I walked Olga in the morning and we found more of Esley's rocks. By the way, "Esley" is actually Estella. I finally found some rocks where I could read the name more easily. I picked up two of them and put them in one of our planters on the patio, so Estella can see that someone appreciates her work.

I got some surprising news via Facebook that one of the women I was in Peace Corps with about 30 years ago, Sheila, died last year from ovarian cancer. I hadn't been in touch with her so this came out of the blue, and it makes me sad. She was about three years younger than me. We've lost a couple of people from our Peace Corps group in the years since, which I suppose shouldn't be surprising given the amount of time that's passed, but it still feels too soon. My main memory of Sheila was that she and I both loved dancing to Cheryl Lynn's disco hit "Got to Be Real," and every time it was played at any party we'd grab each other and head for the dance floor. I will never hear that joyous song without thinking of her.

Sunday, April 14, 2024

Dahlia Time

Yesterday turned out to be amazing, weather-wise. The afternoon temperatures were about 70 degrees, the sun was out,  the sky was blue. Fantastic!

I spent the morning working in the garden. I pulled all the dahlias out of winter storage in our rear garden shed, and noticed that several of them already have sprouts -- slender pink or white stalks just barely out of the ground. We keep them in pots so we don't have to keep replanting them year after year, but I did repot two. Then I set them out among the other garden residents to do their thing.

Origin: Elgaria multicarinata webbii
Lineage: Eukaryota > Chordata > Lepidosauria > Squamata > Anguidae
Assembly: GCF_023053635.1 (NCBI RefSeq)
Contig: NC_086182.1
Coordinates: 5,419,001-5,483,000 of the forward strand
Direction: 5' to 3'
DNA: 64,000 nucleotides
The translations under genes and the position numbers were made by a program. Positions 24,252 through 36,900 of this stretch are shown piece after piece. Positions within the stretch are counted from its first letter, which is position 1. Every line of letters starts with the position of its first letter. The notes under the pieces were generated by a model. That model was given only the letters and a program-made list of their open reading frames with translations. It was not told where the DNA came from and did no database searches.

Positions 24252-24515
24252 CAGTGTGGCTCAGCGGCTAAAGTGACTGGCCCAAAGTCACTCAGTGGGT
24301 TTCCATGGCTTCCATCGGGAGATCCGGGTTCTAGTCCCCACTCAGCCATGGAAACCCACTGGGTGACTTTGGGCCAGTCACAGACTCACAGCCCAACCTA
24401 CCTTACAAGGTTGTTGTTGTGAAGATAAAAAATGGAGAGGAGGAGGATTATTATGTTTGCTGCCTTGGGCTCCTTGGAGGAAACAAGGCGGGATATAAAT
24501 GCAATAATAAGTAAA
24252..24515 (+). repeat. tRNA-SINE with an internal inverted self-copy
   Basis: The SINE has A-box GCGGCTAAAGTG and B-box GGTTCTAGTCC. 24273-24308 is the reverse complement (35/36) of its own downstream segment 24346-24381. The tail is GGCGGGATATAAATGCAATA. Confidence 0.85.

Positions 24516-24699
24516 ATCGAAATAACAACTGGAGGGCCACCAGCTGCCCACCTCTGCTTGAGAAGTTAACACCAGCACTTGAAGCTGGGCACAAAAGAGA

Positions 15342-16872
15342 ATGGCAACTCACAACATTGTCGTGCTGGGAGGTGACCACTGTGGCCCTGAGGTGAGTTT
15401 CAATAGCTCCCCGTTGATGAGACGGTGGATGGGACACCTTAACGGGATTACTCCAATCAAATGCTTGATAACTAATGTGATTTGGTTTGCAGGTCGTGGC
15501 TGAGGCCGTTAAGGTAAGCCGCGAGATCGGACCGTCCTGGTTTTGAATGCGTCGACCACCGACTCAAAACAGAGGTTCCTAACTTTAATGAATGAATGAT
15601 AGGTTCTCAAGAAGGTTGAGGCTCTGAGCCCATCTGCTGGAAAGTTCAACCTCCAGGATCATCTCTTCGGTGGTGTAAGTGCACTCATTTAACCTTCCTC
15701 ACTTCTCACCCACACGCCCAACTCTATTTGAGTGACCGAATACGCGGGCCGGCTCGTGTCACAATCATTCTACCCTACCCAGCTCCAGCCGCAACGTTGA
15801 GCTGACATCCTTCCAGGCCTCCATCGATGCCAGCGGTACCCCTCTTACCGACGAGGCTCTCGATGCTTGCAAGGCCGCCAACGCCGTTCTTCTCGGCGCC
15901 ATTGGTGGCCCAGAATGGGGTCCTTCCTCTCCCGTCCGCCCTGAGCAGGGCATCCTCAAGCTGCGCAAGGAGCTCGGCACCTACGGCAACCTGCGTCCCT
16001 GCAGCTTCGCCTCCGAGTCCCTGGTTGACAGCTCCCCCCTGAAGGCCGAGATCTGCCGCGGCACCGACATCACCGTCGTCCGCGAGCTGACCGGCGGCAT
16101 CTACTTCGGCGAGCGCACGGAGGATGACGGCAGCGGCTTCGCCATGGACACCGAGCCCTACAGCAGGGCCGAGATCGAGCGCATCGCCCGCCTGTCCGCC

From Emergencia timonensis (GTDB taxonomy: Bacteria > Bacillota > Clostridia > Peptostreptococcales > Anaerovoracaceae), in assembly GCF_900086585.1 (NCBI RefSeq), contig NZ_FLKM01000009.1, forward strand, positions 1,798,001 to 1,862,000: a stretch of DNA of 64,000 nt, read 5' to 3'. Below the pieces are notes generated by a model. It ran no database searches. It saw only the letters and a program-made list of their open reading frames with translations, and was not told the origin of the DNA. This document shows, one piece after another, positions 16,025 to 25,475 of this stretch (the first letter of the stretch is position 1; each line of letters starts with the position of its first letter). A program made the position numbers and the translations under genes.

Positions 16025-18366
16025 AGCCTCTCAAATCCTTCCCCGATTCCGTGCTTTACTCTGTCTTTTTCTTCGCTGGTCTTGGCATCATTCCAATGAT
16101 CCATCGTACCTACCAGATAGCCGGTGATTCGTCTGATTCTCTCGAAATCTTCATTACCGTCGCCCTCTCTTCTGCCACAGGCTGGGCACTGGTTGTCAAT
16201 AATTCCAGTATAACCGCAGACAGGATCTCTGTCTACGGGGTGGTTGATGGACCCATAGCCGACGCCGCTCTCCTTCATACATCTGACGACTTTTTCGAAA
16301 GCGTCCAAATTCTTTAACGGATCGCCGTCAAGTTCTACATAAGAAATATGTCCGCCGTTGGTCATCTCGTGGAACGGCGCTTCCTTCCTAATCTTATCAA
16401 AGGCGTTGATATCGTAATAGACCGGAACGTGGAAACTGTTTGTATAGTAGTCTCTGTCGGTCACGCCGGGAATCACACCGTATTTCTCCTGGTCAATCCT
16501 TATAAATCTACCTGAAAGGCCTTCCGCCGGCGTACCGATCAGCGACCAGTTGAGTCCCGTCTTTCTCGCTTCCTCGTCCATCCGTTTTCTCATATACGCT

I also weeded some other pots, cleaned the house, did laundry and ran errands in the morning.

After lunch I took Olga to the cemetery for a leisurely walk. This rose that we see on the way scents that whole corner with a sweet perfume. Maybe that's why Sweet Corner (the cafe on the next block) has that name? Oh, and yes, you'll notice that after months of sitting dormant, Sweet Corner has finally opened! I haven't been there yet -- it's hard with the dog, because I'd have to leave her outside unattended while I go in and order and she would hate that. (And probably would be vocal about it.) I'll have to wait until Dave can come too.

At the cemetery, I noticed that someone left yellow roses on the tomb of Grand Duke Michael of Russia and his wife Sophie, Countess de Torby. I wonder who? Are there any Russian monarchists left? They did have children and grandchildren -- including Mountbattens, members of the British royal family. So perhaps there are descendants still bringing them flowers for Easter.

We also found another one of Esley's rocks!

In the afternoon I headed into Central London to see Dave's students perform their spring concert. It was held at LSO St. Luke's, a performance space on Old Street that used to be a church. It was an ideal location and the performance went really well.

At one point, one of the jazz bands performed a medley of music from the film "The Blues Brothers." I was sitting next to the high school principal, and he turned to me and said, "I guarantee you, none of these kids have seen that movie." We had a good laugh about that.

Afterwards I walked westward to Farringdon station, admiring the street art along the way.

I'm not sure what's on the agenda for today. I know I need to catch up in blogland, and there's also more to do around the house. But I might also make time for a walk. We'll see!